Bahrain's Information Affairs Authority (IAA) on Monday announced the suspension of Saudi businessman Prince Alwaleed’s new Alarab TV channel for its failure to obtain the required licensing approval to commence broadcasting in the Gulf kingdom.
Last week, the TV channel stopped programming just one day after launching. Alarab TV was set-up in Bahrain because Saudi Arabia does not allow independent media to operate in the kingdom.
But on Monday the IAA said in a statement that the channel had also failed to match the standards of regional and international practice agreements, to take account of efforts aimed at stemming the tide of extremism and terrorism throughout the region and the wider world.
"In this regard, the IAA highlights that the channel's non-compliance was reported to the Higher Authority of Media and Communications and has resulted in the decision by the Cabinet to suspend the channel," the statement said.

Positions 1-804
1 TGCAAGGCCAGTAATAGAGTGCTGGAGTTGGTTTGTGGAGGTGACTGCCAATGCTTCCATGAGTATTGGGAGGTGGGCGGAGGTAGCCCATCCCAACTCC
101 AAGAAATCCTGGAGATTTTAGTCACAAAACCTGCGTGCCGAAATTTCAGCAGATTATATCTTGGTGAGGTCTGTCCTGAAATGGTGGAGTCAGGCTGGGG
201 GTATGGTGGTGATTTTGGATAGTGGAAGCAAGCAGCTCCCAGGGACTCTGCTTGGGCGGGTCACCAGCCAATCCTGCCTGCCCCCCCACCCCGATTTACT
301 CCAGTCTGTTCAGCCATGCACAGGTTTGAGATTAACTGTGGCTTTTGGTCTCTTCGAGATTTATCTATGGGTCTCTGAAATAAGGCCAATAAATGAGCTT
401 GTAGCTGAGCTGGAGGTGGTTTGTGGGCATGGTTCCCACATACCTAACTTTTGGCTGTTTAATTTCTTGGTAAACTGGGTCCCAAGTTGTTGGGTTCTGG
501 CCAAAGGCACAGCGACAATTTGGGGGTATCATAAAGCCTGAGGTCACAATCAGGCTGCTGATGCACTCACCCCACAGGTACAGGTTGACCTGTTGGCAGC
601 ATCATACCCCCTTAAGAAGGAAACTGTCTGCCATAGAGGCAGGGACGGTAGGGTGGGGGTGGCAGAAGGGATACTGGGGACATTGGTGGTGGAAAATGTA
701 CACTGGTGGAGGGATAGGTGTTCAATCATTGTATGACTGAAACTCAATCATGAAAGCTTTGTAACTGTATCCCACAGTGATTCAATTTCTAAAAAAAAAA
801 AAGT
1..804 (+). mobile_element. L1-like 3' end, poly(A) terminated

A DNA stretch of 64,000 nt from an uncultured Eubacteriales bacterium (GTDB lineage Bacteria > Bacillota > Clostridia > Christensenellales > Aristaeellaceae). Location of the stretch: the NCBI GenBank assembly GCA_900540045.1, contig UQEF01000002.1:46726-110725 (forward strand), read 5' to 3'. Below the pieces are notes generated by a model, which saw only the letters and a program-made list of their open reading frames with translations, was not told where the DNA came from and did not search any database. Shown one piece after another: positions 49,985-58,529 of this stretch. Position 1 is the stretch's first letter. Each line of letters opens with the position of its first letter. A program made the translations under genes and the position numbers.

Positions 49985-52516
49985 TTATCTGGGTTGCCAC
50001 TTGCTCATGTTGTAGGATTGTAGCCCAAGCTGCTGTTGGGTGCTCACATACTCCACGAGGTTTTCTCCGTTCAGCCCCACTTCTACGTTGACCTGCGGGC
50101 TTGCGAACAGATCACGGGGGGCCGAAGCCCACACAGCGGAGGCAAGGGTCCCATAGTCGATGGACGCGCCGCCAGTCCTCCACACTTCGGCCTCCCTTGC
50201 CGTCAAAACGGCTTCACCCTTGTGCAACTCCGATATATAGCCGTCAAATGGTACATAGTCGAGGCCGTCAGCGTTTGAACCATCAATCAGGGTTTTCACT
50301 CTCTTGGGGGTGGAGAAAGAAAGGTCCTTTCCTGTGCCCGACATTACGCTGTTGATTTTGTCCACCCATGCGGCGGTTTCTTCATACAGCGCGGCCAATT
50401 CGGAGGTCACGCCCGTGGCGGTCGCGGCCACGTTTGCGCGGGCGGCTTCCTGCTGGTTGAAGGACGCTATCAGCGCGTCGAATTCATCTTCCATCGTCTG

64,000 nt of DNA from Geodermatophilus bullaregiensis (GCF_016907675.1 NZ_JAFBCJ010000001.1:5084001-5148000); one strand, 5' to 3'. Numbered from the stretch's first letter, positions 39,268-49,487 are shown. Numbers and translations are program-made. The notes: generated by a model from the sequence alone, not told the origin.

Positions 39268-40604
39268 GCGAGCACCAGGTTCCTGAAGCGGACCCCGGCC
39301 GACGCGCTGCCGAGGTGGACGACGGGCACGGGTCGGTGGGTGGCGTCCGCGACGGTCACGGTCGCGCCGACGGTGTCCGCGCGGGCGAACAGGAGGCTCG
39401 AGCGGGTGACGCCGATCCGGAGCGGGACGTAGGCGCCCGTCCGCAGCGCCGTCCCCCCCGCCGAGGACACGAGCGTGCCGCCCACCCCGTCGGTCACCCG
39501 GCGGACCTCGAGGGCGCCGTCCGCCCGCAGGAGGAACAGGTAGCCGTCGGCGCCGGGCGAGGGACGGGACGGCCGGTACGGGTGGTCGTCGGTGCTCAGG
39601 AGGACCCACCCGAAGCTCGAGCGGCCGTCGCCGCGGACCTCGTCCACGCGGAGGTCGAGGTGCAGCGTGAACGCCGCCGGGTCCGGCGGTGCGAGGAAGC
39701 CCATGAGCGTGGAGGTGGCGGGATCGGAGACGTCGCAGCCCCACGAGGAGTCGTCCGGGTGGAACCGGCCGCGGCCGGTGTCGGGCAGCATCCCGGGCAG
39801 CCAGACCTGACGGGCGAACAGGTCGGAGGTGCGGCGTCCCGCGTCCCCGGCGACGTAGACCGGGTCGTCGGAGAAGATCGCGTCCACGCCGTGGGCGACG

"The IAA stresses that the decision has no impact upon principles of media freedom and is strictly based on the government's commitment to ensuring the diversity and impartiality of media outlets in the kingdom," it added.
"The IAA highlights its commitment to ensuring that all media institutions operate firmly within Bahrain's rules and regulations, which are designed to protect the interests and views of all.
"The IAA continues to cooperate with private institutions based in the Kingdom to ensure their compliance with Bahrain's rules and regulations, and recognises their important role in further enhancing the media and communications sector including creating more job opportunities, a key priority under the Kingdom's programme of sustainable economic development."
The station's official twitter account issued a statement last week after going off air which, translated from Arabic, read: "Stop broadcasting technical and administrative reasons, and we will come back soon, God willing."
Arabic daily Akhbar Alkhaleej claimed programming was suspended due to the fact the station aired footage of a member of the Bahraini opposition, Khalil al-Marzooq, which was deemed offensive to the government.